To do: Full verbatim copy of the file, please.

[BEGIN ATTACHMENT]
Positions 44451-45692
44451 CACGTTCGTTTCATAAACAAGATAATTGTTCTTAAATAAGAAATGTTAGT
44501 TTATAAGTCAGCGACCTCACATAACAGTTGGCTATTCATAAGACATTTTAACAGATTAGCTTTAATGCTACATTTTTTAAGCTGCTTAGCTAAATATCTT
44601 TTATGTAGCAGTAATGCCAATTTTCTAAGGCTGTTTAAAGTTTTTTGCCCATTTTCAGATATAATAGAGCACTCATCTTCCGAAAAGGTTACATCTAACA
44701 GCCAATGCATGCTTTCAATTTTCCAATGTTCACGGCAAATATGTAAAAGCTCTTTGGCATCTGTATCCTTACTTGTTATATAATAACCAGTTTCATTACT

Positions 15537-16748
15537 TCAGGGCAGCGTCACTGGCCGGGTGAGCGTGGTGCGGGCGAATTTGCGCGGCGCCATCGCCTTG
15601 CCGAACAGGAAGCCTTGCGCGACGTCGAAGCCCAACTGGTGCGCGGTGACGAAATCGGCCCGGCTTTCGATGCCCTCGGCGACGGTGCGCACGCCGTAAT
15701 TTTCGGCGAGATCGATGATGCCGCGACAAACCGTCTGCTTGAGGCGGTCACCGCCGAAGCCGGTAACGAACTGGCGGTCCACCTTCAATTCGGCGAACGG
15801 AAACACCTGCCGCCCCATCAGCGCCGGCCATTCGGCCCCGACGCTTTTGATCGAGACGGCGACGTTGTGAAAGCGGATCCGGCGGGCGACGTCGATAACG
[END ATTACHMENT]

Positions 44451-45692
44451 CACGTTCGTTTCATAAACAAGATAATTGTTCTTAAATAAGAAATGTTAGT
44501 TTATAAGTCAGCGACCTCACATAACAGTTGGCTATTCATAAGACATTTTAACAGATTAGCTTTAATGCTACATTTTTTAAGCTGCTTAGCTAAATATCTT
44601 TTATGTAGCAGTAATGCCAATTTTCTAAGGCTGTTTAAAGTTTTTTGCCCATTTTCAGATATAATAGAGCACTCATCTTCCGAAAAGGTTACATCTAACA
44701 GCCAATGCATGCTTTCAATTTTCCAATGTTCACGGCAAATATGTAAAAGCTCTTTGGCATCTGTATCCTTACTTGTTATATAATAACCAGTTTCATTACT

Positions 15537-16748
15537 TCAGGGCAGCGTCACTGGCCGGGTGAGCGTGGTGCGGGCGAATTTGCGCGGCGCCATCGCCTTG
15601 CCGAACAGGAAGCCTTGCGCGACGTCGAAGCCCAACTGGTGCGCGGTGACGAAATCGGCCCGGCTTTCGATGCCCTCGGCGACGGTGCGCACGCCGTAAT
15701 TTTCGGCGAGATCGATGATGCCGCGACAAACCGTCTGCTTGAGGCGGTCACCGCCGAAGCCGGTAACGAACTGGCGGTCCACCTTCAATTCGGCGAACGG
15801 AAACACCTGCCGCCCCATCAGCGCCGGCCATTCGGCCCCGACGCTTTTGATCGAGACGGCGACGTTGTGAAAGCGGATCCGGCGGGCGACGTCGATAACG